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The Role of the Registered Nurse in Antimicrobial Stewardship.

There have been many news reports over the last several years regarding the development of multi-drug resistant organisms related to the use of antibiotics. This is not a new problem as it has occurred since the development of penicillin in the 1940s and continues today as new antibiotics are developed. What is alarming is how quickly bacteria become resistant to antibiotics! This will not improve unless healthcare providers address the issue and implement antimicrobial stewardship strategies to address the risks. Registered Nurses are in a key position to help combat this crisis. Simply stated antimicrobial stewardship is providing the correct antibiotic for the indication, dose, duration, and route of administration.

In 2017, the ANA and CDC publish a joint White Paper describing the role of the registered nurse in hospital antibiotic stewardship activities. In addition, the Joint Commission implemented a new standard in the Medication Management chapter requiring hospitals to establish an antimicrobial stewardship committee effective January 2017. Many health care facilities have implemented committees to address antimicrobial stewardship across the continuum of care. Become involved by volunteering to be on the committee. It is important that everyone is at the table and addressing the use of antimicrobial agents.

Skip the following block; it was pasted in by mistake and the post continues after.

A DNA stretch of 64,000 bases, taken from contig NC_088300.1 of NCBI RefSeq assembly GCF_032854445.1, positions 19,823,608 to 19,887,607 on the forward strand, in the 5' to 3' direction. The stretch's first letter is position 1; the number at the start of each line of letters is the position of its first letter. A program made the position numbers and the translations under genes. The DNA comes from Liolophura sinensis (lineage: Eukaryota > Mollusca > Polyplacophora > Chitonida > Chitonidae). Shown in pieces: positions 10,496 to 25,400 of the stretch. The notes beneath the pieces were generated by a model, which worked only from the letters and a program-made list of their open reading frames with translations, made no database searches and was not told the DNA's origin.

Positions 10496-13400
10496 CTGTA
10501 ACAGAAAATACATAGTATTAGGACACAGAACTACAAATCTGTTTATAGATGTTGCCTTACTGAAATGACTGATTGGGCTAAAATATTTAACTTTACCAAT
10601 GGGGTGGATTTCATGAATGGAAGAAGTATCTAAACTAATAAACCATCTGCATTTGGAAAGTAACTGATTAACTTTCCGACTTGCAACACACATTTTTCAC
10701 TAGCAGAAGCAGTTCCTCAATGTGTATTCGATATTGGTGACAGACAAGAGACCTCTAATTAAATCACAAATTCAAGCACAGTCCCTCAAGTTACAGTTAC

As nurses our role in antimicrobial stewardship to ensure the safe and appropriate use of antimicrobials includes:

* Collect cultures using appropriate technique before starting antibiotics

* Review culture results and sensitivities and ordered antibiotics

* Be aware of indication and intended duration of antibiotics

* Notify the provider of adverse effects or patient refusal of antibiotics

* Take a detailed allergy history (A penicillin allergy label has been associated with increased selection of antibiotic-resistant organisms, longer hospital stay and increased cost.)

* Advocate for removal of invasive devices such as urinary catheters and central lines when no longer needed

* Promote immunization for children and adults

Additional information including the ANA/CDC White Paper can be found at

Lisa Caffery, MS, BSN, RN-BC, CIC, FAPIC

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Title Annotation:REGION NEWS
Author:Caffery, Lisa
Publication:Iowa Nurse Reporter
Date:Apr 1, 2019
Previous Article:Central Region.

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